Political Asylum

Political asylum may be granted to an individual who is already in the United States and is unable or unwilling to return to their home country due to persecution or a well-founded fear of persecution on account of race, religion, nationality, membership in a particular social group, or political opinion.

Eligibility

In order to be eligible for asylum in the United States, you must:

  • Ask for political asylum at a port-of-entry (border crossing, seaport, airport) or
  • Apply for political asylum within one year of entering the United States (even if you are currently in the United States with a valid visa).

The applicant must show a well-founded fear of persecution on account of:

  • Race;
  • Religion;
  • Nationality;
  • Membership in a particular social group; or
  • Political opinion.

The “reasonableness” of the fear is evaluated by considering a “totality of the circumstances.” This includes both the objective background situation of the country of origin, and the subjective perceptions of the applicant including the CREDIBILITY OF THE APPLICANT.

The individual seeking political asylum must meet the definition of a “refugee”.

In order to qualify as a refugee there are four elements the applicant must satisfy:

  1. The alien must have “fear” of “persecution”.
  2. The Fear must be “well-founded”.
  3. The persecution feared must be “on account of race, religion, membership in a particular social group or political opinion”.
  4. The alien must be unable or unwilling to return to his country of nationality because of his/her fear of persecution.
Fear of Persecution

The primary motivation in being accorded the status of a refugee is fear. Fear has been defined by the Board of Immigration Appeals as a “genuine apprehension of awareness of danger in another country.” Disagreement with the conditions in a country, nor the interest in gaining greater economic or personal freedom may serve as an appropriate motive for qualification as a refugee.

The Board noted that the term persecution does not include harm resulting from civil strife or anarchy. The alien must satisfy the Trial Judge that his primary motivation for seeking asylum is HIS OR HER FEAR OF PERSECUTION.

The Fear of Persecution Must Be Well Founded

The well-founded fear of persecution means an individual’s fear of persecution must be grounded on external or objective facts which demonstrate a realistic likelihood that he will be persecuted upon return to the country in question.

The alien’s evidence of persecution must show that:

  1. The alien possess a belief or characteristic a persecutor seeks to overcome in other means of punishment of some sort;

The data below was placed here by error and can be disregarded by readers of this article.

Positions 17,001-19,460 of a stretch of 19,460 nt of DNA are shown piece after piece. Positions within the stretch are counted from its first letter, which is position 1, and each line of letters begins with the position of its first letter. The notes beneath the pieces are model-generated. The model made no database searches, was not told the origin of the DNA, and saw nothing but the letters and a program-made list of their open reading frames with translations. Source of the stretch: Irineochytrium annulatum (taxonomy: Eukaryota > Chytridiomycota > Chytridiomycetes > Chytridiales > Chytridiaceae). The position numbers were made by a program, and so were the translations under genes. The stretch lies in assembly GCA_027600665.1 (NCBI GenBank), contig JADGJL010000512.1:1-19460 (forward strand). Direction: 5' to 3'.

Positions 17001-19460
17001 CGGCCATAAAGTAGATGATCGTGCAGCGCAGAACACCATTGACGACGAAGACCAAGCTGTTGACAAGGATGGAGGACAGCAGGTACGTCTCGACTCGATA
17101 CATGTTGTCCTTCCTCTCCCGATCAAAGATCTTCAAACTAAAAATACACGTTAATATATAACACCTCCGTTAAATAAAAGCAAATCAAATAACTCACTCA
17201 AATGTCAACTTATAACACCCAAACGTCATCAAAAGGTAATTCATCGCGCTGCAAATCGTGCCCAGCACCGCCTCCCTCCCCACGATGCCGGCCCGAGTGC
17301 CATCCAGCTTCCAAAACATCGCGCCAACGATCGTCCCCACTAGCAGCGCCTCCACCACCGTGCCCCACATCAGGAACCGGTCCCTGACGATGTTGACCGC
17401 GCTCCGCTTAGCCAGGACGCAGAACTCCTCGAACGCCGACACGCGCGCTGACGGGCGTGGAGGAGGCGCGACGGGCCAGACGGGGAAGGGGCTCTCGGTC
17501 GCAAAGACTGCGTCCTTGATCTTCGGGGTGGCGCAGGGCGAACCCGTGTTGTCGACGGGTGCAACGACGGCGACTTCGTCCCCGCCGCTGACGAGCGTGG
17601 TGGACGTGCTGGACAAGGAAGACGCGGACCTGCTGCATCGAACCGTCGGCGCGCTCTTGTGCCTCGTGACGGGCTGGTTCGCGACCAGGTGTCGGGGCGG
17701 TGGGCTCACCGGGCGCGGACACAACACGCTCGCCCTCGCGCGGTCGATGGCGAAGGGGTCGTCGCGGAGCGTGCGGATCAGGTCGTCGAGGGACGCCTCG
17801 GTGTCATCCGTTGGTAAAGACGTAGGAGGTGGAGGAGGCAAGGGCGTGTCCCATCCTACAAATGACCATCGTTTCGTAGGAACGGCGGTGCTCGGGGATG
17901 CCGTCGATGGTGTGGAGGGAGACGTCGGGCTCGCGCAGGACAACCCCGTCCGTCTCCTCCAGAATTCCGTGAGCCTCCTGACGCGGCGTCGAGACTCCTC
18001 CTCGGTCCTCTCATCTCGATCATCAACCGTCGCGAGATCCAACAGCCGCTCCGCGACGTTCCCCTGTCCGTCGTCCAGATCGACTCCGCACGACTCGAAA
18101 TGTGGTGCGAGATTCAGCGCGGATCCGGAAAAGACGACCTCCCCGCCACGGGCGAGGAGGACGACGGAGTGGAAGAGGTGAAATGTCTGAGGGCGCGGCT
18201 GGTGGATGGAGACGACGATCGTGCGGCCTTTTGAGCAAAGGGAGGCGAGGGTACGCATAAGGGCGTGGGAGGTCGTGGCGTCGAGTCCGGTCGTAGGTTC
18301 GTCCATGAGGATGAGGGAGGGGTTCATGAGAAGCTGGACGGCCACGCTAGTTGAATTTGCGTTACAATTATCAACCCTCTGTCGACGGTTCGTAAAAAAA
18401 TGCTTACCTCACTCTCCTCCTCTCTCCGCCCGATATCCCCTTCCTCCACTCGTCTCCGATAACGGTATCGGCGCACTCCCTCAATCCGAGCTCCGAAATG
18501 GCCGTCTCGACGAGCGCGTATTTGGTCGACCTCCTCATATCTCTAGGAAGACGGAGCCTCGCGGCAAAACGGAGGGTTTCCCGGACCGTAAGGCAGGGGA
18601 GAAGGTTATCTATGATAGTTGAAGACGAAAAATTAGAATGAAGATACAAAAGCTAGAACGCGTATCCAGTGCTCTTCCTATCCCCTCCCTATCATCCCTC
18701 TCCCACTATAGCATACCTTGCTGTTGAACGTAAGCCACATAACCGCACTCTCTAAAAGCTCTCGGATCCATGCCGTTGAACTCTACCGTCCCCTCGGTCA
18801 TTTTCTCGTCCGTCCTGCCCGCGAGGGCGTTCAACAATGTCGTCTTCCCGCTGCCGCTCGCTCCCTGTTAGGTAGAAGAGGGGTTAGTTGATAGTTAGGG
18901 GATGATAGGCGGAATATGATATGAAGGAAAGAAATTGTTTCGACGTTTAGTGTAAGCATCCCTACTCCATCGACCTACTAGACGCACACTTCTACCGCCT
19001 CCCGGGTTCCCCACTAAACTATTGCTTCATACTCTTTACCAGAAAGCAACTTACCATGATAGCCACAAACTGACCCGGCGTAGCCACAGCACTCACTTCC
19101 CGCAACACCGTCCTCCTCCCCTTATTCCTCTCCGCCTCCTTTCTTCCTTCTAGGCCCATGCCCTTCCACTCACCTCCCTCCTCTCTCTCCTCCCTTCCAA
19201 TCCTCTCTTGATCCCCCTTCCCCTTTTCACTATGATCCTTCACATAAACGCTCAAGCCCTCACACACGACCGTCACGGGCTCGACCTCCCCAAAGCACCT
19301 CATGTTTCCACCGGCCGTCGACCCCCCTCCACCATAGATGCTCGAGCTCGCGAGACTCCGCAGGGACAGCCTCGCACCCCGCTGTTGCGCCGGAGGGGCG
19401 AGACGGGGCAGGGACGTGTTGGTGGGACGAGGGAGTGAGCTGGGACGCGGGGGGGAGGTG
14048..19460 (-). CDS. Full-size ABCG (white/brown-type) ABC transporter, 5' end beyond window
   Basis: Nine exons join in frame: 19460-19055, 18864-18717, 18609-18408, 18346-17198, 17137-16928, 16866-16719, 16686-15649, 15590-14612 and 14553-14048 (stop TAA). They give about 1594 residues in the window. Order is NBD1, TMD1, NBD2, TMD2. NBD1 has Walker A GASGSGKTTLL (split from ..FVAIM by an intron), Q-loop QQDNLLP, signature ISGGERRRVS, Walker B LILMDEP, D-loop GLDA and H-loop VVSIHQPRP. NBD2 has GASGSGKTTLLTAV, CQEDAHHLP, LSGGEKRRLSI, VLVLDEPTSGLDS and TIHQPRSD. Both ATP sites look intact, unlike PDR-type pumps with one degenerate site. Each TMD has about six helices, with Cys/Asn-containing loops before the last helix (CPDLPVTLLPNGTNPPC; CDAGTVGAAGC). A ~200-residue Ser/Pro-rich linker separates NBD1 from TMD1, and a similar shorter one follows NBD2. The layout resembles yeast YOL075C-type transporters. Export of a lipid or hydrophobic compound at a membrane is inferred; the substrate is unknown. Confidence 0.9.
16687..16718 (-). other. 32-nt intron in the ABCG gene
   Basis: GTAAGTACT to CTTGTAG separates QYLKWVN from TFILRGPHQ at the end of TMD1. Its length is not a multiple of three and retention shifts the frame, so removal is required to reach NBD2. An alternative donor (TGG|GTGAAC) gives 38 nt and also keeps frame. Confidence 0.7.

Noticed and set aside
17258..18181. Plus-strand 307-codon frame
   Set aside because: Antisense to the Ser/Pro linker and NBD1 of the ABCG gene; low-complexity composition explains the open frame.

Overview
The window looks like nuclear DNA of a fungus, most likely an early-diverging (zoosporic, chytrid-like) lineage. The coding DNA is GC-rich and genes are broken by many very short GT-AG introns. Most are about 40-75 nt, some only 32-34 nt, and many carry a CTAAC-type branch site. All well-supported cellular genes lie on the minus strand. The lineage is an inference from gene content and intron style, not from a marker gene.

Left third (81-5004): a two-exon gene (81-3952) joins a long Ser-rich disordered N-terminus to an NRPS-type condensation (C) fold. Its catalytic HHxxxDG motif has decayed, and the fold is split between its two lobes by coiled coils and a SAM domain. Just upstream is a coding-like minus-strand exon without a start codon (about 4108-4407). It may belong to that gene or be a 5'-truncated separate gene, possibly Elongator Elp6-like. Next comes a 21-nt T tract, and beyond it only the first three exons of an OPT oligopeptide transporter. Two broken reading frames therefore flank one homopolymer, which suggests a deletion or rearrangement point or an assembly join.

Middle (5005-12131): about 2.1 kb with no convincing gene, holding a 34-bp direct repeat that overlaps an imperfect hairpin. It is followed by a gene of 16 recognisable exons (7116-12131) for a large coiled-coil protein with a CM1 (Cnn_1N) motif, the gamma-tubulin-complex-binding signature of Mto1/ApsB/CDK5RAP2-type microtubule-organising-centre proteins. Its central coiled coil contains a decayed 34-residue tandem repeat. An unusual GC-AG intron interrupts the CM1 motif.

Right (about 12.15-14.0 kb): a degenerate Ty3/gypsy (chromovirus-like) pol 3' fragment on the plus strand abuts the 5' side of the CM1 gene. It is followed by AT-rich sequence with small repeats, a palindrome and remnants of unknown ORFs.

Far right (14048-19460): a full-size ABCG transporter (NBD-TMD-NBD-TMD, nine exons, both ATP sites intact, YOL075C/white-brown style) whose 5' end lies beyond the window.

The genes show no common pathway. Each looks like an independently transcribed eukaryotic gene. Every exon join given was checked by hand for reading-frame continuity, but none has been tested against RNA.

2. The persecutor is already aware, or could easily become aware, that the alien possesses this belief or characteristic;
  3. The persecutor has the capability of punishing the alien; and,
  4. The persecutor has the inclination to punish the alien.

The alien has to demonstrate more than a subjective fear of persecution. An inquiry into the circumstances is the best determination of whether an alien is likely to become a victim of persecution.

The Persecution Feared Must be “On Account of Race, Religion, Nationality, Membership in a Particular Social Group, or Political Opinion

The Board interprets persecution that is in reference to claims of being in a particular social group as persecution of a member of a group of persons who share a common immutable characteristic such as, race, family ties, or COMMON PAST EXPERIENCE. Common characteristics must be those that members are incapable of changing, or which they should not be required to change because it is fundamental to their individuality.

The Alien Must be Unable or Unwilling to Return to His Country of Nationality or to the Country Which he Last Habitually Resided Because of His Fear of Persecution

The Board found that an alien seeking refugee status must demonstrate that he WOULD BE SUBJECT TO PERSECUTION COUNTRY-WIDE, AND NOT in a particular place within a country.

The grant of asylum by the District Director and/or the Immigration Judge is DISCRETIONARY and could be denied even if the person has a well-founded fear of persecution.

Required Documents for an Application for Political Asylum

The following is a list of documents that may be required and helpful to obtain political asylum. This list is not all inclusive, additional documentation may be required.

  • Your birth certificate with English translation.
  • Your marriage certificate with English translation, if applicable.
  • Birth certificates for all your children.
  • Proof of termination of prior marriage, if applicable.
  • Sworn affidavit explaining your fear of persecution upon your return to your home country.
  • One passport style photograph of yourself and each family member listed on your application. The photos must be recent, within 30 days of filing your application.
  • Copies of all passports or travel documents in your possession.
  • Copy of all immigration documents, including I-94 card, arrival and departure record for you and each family member included on your application.
  • Other identification documents (example birth certificates, military or national identification card, driver’s license).
Contact Our Firm to Speak With A Lawyer

If you are afraid of persecution in your home country and are interesting in obtaining asylum in the United States our attorneys want to help you. Call our Boston, Massachusetts, office at 617-426-8100 or send an email for a confidential meeting.

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